WhatsOnStage Logo
Home link

Review: Vertical Influences (Assembly at Murrayfield Ice Rink, Fringe)

An ice dance that takes place on the outskirts of the city

Rating: 4 out of 5 stars
Patin Libre
© Alicia Clarke

One of the pleasures of the Edinburgh Fringe, for me, is that it sends you off on a voyage of discovery around the city. And once you move away from the big, bustling, multi-company sets, you find yourself in all kinds of unexpected places

Among the most unexpected is the Murrayfield Ice Rink, an evocative and wonderful setting just in itself, with its slightly tatty grandeur and its wooden tip up seats. It is just the best place to see Le Patin Libre, a contemporary skating company from Montreal who skate in a way that looks how you imagine skating should feel.

This programme, which they have been touring for many years now (it's been to Edinburgh before), comes in two halves. In the first, Influences, you watch from the stands; for the second, Vertical, you sit on the ice and the skaters come towards you, low-lit and spectacular, stopping inches from your face, their blades cutting into the ice and sending flakes into your face.

Conventional wisdom, and previous reviews, state that this is the most spectacular part of the programme. And it is. It is utterly thrilling and very beautiful. But I loved the first half too, when separation and height means that you can see the way the five-strong company (four men and one woman) glide across the space, full of freedom and ease.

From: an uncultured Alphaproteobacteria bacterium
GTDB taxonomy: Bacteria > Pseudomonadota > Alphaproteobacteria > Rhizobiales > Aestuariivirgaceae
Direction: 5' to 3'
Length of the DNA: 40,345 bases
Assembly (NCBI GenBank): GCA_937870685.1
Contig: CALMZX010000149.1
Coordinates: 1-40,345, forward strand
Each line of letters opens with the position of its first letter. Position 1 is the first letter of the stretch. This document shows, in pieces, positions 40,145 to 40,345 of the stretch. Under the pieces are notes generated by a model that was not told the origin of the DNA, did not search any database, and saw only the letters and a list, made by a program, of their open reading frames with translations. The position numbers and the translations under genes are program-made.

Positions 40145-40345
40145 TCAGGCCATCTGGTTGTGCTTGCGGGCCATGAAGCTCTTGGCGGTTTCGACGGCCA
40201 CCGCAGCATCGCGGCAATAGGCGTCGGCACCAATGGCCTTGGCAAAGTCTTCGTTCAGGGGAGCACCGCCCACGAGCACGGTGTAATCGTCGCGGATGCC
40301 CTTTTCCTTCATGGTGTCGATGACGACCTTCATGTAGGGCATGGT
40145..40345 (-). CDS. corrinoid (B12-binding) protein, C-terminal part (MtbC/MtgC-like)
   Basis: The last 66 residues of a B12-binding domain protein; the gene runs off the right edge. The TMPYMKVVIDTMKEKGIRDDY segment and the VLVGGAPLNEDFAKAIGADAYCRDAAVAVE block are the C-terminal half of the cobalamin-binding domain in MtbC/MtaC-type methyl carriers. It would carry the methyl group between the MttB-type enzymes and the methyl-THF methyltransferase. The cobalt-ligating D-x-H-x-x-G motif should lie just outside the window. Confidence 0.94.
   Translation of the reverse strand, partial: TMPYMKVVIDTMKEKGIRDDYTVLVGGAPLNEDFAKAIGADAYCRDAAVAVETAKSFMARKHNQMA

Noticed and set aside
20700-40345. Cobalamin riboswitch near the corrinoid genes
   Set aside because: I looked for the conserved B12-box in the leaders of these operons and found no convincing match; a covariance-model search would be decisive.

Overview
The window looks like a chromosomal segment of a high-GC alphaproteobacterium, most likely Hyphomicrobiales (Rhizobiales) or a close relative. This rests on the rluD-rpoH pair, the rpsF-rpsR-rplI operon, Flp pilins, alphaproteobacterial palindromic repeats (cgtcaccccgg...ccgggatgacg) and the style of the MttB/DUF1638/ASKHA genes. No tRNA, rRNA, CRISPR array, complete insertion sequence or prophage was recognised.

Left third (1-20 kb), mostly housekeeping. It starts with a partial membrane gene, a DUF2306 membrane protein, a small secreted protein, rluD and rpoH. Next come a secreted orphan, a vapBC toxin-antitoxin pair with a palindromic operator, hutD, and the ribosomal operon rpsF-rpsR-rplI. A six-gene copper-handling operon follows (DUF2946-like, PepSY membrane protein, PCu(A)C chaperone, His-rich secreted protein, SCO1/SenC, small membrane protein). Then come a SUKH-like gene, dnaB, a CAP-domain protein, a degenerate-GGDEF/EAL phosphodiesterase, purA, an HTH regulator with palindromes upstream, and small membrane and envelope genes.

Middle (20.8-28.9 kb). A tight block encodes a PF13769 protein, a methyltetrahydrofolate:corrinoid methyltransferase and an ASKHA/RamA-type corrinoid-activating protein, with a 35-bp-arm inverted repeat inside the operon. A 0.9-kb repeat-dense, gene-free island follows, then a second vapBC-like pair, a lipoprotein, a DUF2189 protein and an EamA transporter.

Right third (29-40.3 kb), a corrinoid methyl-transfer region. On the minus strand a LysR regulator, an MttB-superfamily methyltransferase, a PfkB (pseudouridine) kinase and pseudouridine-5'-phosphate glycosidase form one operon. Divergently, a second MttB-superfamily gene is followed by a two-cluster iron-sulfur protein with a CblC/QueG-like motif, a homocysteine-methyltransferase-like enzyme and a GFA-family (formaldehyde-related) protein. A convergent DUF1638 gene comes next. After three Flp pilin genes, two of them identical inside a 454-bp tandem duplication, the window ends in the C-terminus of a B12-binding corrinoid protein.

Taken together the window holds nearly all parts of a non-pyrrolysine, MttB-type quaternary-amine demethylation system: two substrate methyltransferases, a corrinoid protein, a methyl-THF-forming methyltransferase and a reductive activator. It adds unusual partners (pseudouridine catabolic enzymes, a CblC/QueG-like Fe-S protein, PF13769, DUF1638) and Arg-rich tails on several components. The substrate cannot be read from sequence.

They do the stuff you expect skaters to do like the jumps and turns, but they do it in ways that are unexpected, so a rising leap becomes a challenge, a sweep past a moment of flirtation or follow-me encouragement. They also do things you wouldn't imagine, like tap dancing on ice, or cutting sharp patterns with their toes, or bending their knees deep like ballet dancers and soaring round in circles.

It is both athletic and artistic, casting its own spell. Wrap up warm (sitting on the ice, even with carpet, is chilly) and then sit back and just be thrilled by the majesty, the command and the sheer confidence of the whole thing.

Read all our Edinburgh Festival coverage